Quantum Conductance in Memristive Devices: Fundamentals, Developments, and Applications

Gianluca Milano*, Masakazu Aono, Luca Boarino, Umberto Celano, Tsuyoshi Hasegawa, Michael Kozicki, Sayani Majumdar, Mariela Menghini, Enrique Miranda, Carlo Ricciardi, Stefan Tappertzhofen, Kazuya Terabe, Ilia Valov

*Corresponding author for this work

Research output: Contribution to journalReview articlepeer-review

2 Citations (Scopus)

Abstract

Quantum effects in novel functional materials and new device concepts represent a potential breakthrough for the development of new information processing technologies based on quantum phenomena. Among the emerging technologies, memristive elements that exhibit resistive switching, which relies on the electrochemical formation/rupture of conductive nanofilaments, exhibit quantum conductance effects at room temperature. Despite the underlying resistive switching mechanism having been exploited for the realization of next-generation memories and neuromorphic computing architectures, the potentialities of quantum effects in memristive devices are still rather unexplored. Here, a comprehensive review on memristive quantum devices, where quantum conductance effects can be observed by coupling ionics with electronics, is presented. Fundamental electrochemical and physicochemical phenomena underlying device functionalities are introduced, together with fundamentals of electronic ballistic conduction transport in nanofilaments. Quantum conductance effects including quantum mode splitting, stability, and random telegraph noise are analyzed, reporting experimental techniques and challenges of nanoscale metrology for the characterization of memristive phenomena. Finally, potential applications and future perspectives are envisioned, discussing how memristive devices with controllable atomic-sized conductive filaments can represent not only suitable platforms for the investigation of quantum phenomena but also promising building blocks for the realization of integrated quantum systems working in air at room temperature.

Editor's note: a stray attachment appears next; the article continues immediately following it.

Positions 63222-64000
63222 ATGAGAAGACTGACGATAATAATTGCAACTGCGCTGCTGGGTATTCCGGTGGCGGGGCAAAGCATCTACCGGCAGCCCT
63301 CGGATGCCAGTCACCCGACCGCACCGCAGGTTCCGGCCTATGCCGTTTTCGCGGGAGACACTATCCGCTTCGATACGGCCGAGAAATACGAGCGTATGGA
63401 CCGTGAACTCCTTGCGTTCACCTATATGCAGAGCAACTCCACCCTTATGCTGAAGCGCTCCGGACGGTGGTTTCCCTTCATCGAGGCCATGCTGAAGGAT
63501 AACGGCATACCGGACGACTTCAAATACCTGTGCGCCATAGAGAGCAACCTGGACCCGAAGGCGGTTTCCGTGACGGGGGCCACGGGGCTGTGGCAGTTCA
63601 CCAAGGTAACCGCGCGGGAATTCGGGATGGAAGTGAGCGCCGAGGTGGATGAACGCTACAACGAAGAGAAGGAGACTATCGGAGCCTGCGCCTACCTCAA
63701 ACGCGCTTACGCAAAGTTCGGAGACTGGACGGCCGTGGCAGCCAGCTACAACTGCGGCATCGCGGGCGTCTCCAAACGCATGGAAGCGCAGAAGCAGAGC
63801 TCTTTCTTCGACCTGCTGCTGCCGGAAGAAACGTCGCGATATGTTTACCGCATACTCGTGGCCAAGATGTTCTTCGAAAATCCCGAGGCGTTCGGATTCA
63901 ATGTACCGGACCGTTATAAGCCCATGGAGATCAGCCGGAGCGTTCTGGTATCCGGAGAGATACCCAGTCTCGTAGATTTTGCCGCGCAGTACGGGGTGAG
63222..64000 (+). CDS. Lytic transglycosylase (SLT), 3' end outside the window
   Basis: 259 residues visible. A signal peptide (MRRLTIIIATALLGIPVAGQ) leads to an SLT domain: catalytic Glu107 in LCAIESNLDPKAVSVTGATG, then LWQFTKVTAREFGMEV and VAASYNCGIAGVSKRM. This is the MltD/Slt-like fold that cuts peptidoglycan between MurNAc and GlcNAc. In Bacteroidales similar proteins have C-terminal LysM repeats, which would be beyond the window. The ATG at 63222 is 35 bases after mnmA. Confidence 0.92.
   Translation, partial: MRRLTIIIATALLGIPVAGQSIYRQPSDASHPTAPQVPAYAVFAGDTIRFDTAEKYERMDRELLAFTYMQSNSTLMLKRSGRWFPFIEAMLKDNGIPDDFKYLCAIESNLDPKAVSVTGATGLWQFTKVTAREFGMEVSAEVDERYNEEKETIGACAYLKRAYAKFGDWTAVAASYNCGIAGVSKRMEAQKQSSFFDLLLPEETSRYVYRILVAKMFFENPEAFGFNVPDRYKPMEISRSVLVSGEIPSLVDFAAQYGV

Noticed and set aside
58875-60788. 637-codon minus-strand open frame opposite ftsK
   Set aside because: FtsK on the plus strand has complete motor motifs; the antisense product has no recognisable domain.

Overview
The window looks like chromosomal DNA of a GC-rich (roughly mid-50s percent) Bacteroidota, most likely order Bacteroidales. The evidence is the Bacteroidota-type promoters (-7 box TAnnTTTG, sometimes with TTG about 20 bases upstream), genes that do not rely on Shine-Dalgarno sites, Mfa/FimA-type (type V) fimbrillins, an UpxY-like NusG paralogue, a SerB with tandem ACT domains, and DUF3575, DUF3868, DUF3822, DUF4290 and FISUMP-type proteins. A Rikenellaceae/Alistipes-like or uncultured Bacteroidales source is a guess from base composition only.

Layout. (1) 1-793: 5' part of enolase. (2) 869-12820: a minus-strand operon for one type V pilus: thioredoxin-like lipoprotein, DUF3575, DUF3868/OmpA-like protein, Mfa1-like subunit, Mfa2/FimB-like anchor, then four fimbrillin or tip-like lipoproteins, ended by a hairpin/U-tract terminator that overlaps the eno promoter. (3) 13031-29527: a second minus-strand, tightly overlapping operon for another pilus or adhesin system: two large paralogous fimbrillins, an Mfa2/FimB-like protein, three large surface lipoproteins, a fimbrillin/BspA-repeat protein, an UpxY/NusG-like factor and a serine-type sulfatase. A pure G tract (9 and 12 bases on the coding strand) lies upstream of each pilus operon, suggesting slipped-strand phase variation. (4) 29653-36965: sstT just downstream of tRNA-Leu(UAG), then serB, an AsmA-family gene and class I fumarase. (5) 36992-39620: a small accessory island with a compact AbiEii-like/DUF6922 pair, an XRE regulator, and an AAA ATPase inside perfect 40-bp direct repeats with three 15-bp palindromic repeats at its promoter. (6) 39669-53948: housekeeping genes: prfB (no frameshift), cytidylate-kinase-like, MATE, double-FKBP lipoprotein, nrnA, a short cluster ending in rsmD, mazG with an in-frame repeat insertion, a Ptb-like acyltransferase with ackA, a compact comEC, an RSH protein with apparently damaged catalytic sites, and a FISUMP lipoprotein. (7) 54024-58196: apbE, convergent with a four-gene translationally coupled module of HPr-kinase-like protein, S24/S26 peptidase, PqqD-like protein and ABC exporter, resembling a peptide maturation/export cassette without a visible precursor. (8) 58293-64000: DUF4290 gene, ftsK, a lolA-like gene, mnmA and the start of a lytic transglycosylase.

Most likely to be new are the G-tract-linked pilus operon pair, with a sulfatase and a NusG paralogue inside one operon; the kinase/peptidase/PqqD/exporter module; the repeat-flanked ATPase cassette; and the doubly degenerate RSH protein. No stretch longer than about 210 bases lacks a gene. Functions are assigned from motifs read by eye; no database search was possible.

Original languageEnglish
Article number2201248
JournalAdvanced Materials
Volume34
Issue number32
DOIs
Publication statusPublished - 2022 Aug 11

Keywords

  • ballistic transport
  • memristive devices
  • quantized conductance
  • quantum conductance
  • resistive switching

ASJC Scopus subject areas

  • Materials Science(all)
  • Mechanics of Materials
  • Mechanical Engineering

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